Description
BACKGROUND OF THE INVENTION

1. Technical Field

This invention relates to pulse generators and, in particular, pulse generators having variable output pulse occurrence rates.

2. Description of the Prior Art

Variable frequency pulse generators are known in the art and have been used heretofore in providing pulse signals with variable repetition intervals. Such signals are generally required in signaling and control operations. The pulse generators in the known art have advantageously used a single high frequency precision oscillator for obtaining a reference frequency. This frequency is divided by an integer reduction factor to obtain the desired decrease in the output frequency. However, deriving multiple frequency outputs that are close together form a pulse generator of this type requires a great increase in the reference frequency. For example, 100 pulses per second may be derived from an oscillator operating at 200 pulses per second; and 101 pulses per second may be derived from another oscillator operating at 202 pulses per second. But to derive both 100 and 101 from the same oscillator by integer division, the oscillator must operate at 10,100 pulses per second minimum which is the least common multiple of the outputs. Thus, the reference oscillator must operate at a much higher frequency, and multiple stages of count reduction circuits are required to obtain in sufficient numbers a reasonable selection of the lower frequencies desired. Such an arrangement has been found satisfactory where the required reference frequency oscillator is within the limitations of available technology, and cost and space requirements for multistage count reducing circuitry is not a consideration. However, in those arrangements desiring high output frequencies, low cost and low power consumption such as is available with CMOS logic, it is desirable to have the source frequency not differ appreciably from the desired frequency, yet still provide a broad range of desired output frequencies.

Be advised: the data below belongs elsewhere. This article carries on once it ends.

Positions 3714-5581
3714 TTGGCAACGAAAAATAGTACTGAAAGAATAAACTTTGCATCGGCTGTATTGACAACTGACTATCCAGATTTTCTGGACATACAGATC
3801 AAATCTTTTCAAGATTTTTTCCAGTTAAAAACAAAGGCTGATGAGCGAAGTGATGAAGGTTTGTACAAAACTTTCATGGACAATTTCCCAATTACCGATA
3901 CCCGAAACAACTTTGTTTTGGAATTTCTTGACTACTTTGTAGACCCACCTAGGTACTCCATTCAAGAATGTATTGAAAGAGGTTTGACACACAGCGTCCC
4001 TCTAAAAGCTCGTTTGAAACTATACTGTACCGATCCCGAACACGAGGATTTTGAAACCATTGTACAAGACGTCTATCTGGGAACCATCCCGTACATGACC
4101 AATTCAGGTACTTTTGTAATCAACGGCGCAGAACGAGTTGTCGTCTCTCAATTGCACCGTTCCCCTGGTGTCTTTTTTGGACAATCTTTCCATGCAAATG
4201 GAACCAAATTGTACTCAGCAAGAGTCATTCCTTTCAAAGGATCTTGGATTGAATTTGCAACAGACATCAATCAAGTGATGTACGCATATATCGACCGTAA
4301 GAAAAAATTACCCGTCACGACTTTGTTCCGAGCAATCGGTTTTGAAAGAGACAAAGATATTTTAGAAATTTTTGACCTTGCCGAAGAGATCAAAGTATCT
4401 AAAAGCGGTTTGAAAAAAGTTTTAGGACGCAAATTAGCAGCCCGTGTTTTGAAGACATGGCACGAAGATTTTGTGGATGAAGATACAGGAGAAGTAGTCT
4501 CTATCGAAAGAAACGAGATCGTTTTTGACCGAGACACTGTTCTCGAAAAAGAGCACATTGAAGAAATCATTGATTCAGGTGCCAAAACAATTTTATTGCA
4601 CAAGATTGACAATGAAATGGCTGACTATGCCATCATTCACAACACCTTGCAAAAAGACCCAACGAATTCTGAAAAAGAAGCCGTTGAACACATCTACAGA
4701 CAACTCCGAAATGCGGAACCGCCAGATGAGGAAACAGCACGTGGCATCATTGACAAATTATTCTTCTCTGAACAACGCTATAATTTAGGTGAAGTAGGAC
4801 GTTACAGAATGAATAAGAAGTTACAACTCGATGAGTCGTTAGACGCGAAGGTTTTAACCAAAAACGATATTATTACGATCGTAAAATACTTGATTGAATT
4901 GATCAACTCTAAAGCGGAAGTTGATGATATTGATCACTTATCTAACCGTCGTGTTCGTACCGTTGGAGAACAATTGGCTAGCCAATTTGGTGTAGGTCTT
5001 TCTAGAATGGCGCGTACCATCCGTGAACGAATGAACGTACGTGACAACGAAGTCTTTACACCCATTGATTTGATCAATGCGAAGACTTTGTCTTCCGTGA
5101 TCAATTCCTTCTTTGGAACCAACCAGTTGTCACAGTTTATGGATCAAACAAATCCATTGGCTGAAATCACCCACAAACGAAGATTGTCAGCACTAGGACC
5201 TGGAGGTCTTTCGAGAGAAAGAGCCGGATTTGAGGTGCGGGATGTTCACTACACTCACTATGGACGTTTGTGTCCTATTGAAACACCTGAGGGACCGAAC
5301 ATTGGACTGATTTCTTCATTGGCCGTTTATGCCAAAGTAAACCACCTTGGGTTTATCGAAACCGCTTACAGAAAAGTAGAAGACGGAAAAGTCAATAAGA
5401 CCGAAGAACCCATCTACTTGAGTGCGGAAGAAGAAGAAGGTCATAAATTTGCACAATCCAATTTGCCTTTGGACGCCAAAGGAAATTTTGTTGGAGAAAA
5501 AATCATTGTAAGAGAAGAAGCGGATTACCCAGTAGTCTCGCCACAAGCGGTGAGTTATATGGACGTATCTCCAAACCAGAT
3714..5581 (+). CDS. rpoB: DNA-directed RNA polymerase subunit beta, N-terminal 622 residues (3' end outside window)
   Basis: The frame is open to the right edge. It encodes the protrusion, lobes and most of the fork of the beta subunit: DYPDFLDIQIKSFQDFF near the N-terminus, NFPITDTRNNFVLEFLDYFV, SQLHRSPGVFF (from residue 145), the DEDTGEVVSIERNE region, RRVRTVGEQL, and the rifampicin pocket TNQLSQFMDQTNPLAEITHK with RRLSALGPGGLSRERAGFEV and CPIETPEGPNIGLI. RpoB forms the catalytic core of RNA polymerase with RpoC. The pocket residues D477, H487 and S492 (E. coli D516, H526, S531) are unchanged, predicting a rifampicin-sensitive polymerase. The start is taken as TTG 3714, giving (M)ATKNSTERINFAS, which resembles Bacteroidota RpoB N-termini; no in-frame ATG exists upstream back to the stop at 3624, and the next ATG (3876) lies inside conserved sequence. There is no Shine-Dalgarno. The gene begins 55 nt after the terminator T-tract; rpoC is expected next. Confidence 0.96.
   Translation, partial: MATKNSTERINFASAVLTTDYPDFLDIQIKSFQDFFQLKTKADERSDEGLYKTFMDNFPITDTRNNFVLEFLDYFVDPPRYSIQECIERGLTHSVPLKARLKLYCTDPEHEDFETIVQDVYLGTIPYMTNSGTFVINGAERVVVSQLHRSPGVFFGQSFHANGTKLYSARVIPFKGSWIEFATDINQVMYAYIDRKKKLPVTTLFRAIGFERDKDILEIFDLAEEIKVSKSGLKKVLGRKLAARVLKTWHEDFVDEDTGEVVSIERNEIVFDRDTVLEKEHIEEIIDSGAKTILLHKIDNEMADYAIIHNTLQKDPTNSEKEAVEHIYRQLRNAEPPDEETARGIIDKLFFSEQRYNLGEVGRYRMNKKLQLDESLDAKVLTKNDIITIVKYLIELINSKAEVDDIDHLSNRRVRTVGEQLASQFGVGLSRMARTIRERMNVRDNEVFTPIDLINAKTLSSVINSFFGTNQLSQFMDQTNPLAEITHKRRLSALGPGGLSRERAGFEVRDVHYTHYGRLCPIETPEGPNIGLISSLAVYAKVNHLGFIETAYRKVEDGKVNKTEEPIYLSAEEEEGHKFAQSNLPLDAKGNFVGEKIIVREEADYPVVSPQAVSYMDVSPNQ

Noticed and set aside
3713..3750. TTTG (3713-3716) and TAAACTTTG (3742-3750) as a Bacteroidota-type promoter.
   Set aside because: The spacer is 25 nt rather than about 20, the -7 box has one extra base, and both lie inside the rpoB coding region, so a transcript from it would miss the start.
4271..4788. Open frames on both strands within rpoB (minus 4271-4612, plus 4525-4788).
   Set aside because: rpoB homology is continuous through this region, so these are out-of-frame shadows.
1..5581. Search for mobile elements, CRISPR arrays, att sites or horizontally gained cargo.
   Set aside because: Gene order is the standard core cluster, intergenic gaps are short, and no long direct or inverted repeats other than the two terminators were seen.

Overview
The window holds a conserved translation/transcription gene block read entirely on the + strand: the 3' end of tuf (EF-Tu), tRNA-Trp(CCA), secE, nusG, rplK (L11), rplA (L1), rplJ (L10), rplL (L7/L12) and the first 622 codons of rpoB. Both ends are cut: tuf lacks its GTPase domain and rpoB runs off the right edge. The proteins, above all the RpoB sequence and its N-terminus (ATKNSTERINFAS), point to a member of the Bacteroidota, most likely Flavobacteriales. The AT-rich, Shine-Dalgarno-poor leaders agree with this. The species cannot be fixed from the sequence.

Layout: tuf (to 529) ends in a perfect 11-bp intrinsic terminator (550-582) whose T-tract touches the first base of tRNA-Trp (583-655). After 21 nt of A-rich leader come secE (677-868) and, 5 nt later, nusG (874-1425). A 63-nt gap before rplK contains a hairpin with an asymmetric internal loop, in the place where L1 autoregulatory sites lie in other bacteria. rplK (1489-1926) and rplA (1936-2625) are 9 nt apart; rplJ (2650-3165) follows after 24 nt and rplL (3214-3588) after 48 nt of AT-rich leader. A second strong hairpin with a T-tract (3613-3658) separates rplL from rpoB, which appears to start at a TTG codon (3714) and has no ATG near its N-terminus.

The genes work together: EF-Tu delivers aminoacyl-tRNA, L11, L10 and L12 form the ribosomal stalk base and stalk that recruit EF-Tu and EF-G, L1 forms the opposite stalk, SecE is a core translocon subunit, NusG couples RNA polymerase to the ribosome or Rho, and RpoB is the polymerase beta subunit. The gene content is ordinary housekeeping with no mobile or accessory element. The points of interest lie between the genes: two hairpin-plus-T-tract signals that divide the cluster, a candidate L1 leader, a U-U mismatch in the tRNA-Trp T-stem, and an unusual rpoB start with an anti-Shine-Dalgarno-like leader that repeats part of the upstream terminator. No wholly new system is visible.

SUMMARY OF THE INVENTION

In accordance with the invention, there is provided a pulse generator having variable pulse occurrence rates obtained in accordance with a digital input word. The output frequency of the pulse generator is controlled by the digital word and provides a selection of multiple frequency reductions from a source frequency. The number of pulses per second in the output is obtained by reducing the source frequency by a frequency dividing ratio according to the following relationship: ##EQU1## where fo is equal to the output frequency in pulses per second, fs is equal to the source frequency in pulses per second, N is equal to the number of pulses available in a predetermined time interval, and P is equal to the number of pulses suppressed from the output in the same predetermined time interval and can be any number between 0 and N.

The pulse generator also has variable pulse occurrence rates arrangeable such that selected pulses from the source frequency are provided at the output yielding a frequency dividing ratio according to the following relationship: ##EQU2## where fo is equal to the output frequency in pulses per second, fs is equal to the source frequency in pulses per second, N is equal to the number of pulses available in a predetermined time interval and P is equal to the number of pulses allowed to appear at the output in the same predetermined time interval and can also be any number between 0 and N.

The output pulses comprise a selected set of pulses that are derived directly from the source frequency. These pulses have the same width of the source pulses, but intervals between consecutive pulses vary depending on which pulses are selected to appear at the output.

In selecting the order in which the pulses are to occur, consecutive pulses of the source are broken into a number of groups. These groups are selected either to appear or be omitted from the output. To minimize the variations in the intervals of consecutive output pulses caused by the omitted pulses, the pulses are grouped into m sets where m=log2 N. One pulse is assigned to a first set s(0), two pulses are assigned to a second set s(1) and in general the number (2i) pulses to the set s(i) such that pulses of set s(i) occur in the middle of the pulses of the next set s(i+1). In arranging the pulse selection such that a pulse which is already assigned to a set is never assigned to another, the combination of the sets are made to yield the sum of pulses in the combined sets. The digital word then selects the required binary weighted sets to produce the desired number of output pulses in a specified period.